Pelvic Pain

 

The causes for pelvic pain in women are widespread, that can affect all structures, not just the reproductive organs.  This can pose a medical challenge to doctors.

However a gynaecologist diagnoses and treats pelvic pain due to the reproductive organs.  Pelvic pain is classed as pain below the belly button.  When investigating pelvic pain in a woman, it is not always straightforward as there are so many structures in the female pelvis that can cause pain, so sometimes it takes various tests to ascertain exactly the cause and may require referral to a general surgeon or orthopaedic consultant.   The cause might be lower back pain, or irritable bowel syndrome, ulcerative colitis or hernia.

Acute pelvic pain can have many characteristics depending on the cause, it might be sharp and stabbing or dull.  It may be intermittent or constant and be mild in nature, moderate or severe.  Pelvic pain may originate in the pelvis, it can radiate to the thighs, buttocks or lower back.  It can also threaten life or the fertility of the patient.

This information is not intended to supply definitive treatment but to show the types of pelvic pain that Mr Penman diagnoses and treats.

 

 

Causes of Acute Pelvic Pain of Gynaecological Origin

If you have acute pelvic pain, you should visit your GP as a matter of urgency.  If it is very serious and you have further symptoms such as vomiting and a temperature, it would be advisable to go straight to Accident and Emergency at your local hospital.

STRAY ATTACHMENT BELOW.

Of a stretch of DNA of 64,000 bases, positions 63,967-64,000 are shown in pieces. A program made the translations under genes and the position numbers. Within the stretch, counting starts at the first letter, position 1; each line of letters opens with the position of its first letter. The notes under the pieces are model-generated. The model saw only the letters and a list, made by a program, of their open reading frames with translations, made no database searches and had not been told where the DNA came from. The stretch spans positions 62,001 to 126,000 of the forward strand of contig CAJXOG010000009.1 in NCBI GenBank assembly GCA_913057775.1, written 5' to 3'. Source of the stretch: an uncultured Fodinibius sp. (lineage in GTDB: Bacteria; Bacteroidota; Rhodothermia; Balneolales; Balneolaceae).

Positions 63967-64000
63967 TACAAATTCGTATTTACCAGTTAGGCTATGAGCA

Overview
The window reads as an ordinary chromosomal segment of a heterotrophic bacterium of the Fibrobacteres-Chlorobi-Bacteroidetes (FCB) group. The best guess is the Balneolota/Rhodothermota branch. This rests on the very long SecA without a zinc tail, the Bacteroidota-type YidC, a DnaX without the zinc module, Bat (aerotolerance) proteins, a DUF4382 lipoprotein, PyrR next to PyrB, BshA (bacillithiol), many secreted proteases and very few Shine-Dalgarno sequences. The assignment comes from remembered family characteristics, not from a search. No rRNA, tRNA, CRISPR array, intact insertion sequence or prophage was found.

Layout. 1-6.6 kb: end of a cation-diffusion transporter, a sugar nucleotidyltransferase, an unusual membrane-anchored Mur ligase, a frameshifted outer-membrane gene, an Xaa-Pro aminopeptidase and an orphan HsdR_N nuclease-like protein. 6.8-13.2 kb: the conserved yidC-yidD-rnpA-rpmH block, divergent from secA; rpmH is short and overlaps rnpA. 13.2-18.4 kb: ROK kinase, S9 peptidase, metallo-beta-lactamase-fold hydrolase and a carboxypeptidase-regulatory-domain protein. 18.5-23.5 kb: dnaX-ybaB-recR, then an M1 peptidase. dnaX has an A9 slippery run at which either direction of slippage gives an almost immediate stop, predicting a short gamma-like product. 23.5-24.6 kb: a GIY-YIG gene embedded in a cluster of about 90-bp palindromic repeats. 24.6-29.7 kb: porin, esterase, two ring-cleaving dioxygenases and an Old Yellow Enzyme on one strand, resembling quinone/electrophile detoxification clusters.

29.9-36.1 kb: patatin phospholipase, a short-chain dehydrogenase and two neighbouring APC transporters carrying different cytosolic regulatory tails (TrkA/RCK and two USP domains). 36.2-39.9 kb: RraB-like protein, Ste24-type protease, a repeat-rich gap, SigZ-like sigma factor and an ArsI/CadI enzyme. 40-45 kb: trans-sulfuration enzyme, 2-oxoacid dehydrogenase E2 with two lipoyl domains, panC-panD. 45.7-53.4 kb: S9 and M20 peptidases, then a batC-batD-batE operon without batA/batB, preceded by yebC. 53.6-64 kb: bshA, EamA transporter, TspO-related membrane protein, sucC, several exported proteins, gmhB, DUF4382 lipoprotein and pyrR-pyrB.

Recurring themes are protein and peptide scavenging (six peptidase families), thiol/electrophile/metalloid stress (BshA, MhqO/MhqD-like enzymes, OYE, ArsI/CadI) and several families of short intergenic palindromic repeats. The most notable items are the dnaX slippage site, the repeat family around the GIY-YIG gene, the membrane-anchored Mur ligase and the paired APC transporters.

Ovarian Cyst – Ovarian cysts are not usually the cause of acute pelvic pain. However, an ovarian cyst could twist or burst causing sudden acute pelvic pain.

Pelvic Inflammatory Disease (PID) – Clamydia or Gonorrhoea are sexually transmitted diseases that can cause a bacterial infection of the uterus, fallopian tubes and ovaries. This can have a sudden onset of severe pelvic pain.

Urinary Tract Infection –  Urinary tract infections or UTI’s can sometimes start with an acute onset and be very painful but usually will be accompanied by other symptoms such as urgency or burning/stinging during peeing.  This is normally dealt with by your GP but sometimes can present as acute pelvic pain.

Pelvic Abscess – A pelvic abscess is very a unusual cause for pelvic pain. It will follow a bout of PID or appendicitis where the infection has become ‘walled off’. They can grow quite large before making the patient acutely ill. Urgent admission to hospital for medical treatment is required although in females it is quite a difficult diagnosis to reach and may well be found during an exploratory laparoscopy.

Endometriosis – This is bleeding within the pelvis due to endometriotic deposits. This can be an acute occurrence which is extremely painful  but usually patients present with chronic pelvic pain. Read more on endometriosis.

Ectopic Pregnancy – This can be a life threatening cause of acute pelvic pain. The fetus starts growing in the fallopian tube causing localised pain. If you are in early pregnancy and have sudden lower pelvic pain, an ectopic pregnancy should be considered. Read more on ectopic pregnancy.

 

Causes of Chronic Pain of Gynaecological Origin

Chronic gynaecological pain is pain that you have suffered for more than 3 months.  This may be intermittent, perhaps depending on your menstrual cycle. It is always helpful to Mr Penman if you can take note of where you are in your cycle and how severe your pain is.  The type of pain can vary from woman to woman and whilst it may not be urgent, it requires diagnosis and treatment.